- The UFT’s Michael Mulgrew pulled the city from a federal union-district collaboration conference. (WSJ)
- Gov. Cuomo said he is in talks with Mayor Bloomberg about changing seniority layoff rules. (Daily News)
- State Chancellor Merryl Tisch said the state will craft a new teacher evaluation system this spring. (Post)
- A team that proposed a charter school for English language learners is trying again. (Daily News)
- Many PEP members lacked basic knowledge of the schools they voted to close. (Riverdale Press)
- The UFT filed papers challenging a judge’s ruling allowing teachers’ ratings to be released. (Post)
- The Daily News says it’s a relief that key officials support changing seniority layoff rules.
- More city students took and passed AP exams, but their rates still lag nationally. (GS, Post, NY1, WSJ)
- Nationally, passing rates on AP exams are falling even as more students take them. (WSJ)
- Kindergarten preregistration portends continued popularity for Manhattan schools. (Downtown Express)
- The teacher pushed to resign after revealing her sex worker past is making a career of it. (Daily News)
- Some city parents say they side with Michelle Obama on keeping kids off Facebook. (Daily News)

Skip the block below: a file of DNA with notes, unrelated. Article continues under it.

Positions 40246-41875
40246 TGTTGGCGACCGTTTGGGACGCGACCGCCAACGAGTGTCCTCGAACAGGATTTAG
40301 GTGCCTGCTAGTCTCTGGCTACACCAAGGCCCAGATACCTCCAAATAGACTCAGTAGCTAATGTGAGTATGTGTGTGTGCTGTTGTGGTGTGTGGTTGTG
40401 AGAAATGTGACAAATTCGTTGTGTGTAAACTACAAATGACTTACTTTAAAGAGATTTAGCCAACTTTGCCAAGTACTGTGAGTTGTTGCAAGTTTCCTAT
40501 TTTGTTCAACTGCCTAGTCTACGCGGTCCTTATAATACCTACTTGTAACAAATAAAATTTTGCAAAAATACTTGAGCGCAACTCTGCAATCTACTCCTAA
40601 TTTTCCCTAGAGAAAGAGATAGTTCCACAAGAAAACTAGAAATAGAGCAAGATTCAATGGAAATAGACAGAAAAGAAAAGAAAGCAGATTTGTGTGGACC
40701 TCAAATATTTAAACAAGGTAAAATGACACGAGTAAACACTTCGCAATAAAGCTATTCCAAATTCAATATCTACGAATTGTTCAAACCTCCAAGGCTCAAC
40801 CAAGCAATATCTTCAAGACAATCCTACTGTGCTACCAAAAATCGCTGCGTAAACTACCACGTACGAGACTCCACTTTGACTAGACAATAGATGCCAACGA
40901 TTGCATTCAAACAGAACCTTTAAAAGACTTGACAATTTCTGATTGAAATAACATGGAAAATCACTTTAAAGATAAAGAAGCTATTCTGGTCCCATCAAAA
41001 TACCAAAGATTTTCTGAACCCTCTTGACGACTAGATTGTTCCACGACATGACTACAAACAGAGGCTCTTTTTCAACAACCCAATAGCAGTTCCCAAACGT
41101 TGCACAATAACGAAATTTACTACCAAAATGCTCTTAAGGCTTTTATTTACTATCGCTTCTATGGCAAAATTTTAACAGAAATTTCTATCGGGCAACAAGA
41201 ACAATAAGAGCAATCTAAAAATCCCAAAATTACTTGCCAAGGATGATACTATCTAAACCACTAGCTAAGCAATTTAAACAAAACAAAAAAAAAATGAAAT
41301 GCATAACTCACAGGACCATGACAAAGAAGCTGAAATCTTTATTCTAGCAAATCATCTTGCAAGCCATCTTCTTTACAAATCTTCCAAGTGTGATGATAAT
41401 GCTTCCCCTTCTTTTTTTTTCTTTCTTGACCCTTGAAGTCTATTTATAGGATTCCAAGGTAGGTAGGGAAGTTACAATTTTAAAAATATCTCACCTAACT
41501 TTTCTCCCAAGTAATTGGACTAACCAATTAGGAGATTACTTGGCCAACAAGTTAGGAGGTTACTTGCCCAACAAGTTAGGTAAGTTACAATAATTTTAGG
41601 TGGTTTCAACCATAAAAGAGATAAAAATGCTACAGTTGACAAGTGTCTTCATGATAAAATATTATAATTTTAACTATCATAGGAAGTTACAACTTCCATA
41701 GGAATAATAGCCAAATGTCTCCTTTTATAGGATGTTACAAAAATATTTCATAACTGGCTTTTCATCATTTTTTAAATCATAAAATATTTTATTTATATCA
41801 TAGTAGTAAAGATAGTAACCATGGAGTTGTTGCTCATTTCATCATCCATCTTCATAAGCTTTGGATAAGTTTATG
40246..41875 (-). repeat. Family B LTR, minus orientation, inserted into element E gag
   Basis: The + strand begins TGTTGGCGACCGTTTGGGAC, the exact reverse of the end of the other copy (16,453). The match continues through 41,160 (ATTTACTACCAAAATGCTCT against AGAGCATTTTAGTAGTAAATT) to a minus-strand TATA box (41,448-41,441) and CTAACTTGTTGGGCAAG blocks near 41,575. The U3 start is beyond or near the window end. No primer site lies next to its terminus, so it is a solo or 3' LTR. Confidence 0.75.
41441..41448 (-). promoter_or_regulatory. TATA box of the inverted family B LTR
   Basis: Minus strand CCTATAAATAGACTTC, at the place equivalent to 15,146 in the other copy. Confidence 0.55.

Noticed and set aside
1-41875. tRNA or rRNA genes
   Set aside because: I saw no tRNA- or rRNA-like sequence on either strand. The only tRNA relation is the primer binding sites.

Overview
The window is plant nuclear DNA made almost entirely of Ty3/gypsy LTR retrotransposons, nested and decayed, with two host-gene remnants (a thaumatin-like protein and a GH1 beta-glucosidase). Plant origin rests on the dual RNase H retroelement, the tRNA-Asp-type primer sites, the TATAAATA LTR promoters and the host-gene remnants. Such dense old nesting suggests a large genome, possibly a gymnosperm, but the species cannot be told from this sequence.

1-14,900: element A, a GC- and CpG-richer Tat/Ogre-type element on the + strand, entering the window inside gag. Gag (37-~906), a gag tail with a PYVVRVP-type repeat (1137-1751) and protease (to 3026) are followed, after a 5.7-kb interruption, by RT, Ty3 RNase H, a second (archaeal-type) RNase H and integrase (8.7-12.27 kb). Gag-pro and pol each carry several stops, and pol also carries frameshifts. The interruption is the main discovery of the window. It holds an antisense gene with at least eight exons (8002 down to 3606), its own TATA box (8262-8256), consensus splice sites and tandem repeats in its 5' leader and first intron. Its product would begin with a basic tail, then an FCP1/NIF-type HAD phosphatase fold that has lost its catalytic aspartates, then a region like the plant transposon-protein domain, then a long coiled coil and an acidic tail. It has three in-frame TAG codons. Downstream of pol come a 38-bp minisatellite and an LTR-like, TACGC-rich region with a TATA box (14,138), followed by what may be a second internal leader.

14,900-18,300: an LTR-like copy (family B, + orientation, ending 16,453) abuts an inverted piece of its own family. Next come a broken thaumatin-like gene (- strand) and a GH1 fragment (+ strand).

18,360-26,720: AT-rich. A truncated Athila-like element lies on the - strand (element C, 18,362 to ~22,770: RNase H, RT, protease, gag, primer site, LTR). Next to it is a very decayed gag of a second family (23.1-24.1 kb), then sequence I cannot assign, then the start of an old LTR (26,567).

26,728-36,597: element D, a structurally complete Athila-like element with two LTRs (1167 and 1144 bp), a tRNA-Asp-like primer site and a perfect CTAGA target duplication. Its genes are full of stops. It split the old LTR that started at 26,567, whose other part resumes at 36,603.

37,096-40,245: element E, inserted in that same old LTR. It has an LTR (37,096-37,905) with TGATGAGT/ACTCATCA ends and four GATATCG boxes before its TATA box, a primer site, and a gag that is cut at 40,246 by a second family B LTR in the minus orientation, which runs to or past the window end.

- California officials are trying to curb the law that lets parents pick charter conversions. (L.A. Times)
- Jay Mathews memorializes Harriet Ball, the Houston teacher who inspired KIPP. (Washington Post)
NYC education officials are adding more than 1,000 seats, most of them as new programs that start in third grade. The city’s gifted programs are deeply segregated.
Streets near schools are uniquely dangerous, with rates of crashes and injuries that exceed NYC averages — particularly near schools where most students are poor or children of color.
A review of the upcoming history Regents exam after the racist Buffalo attack uncovered materials with “the potential to compound student trauma.”
The secret lobbying behind why NYC schools paid $25 million for a former Nathan’s Famous Hot Dog location
A look at how Carlo Scissura, of the New York Building Congress, influenced a real estate deal for a school construction project.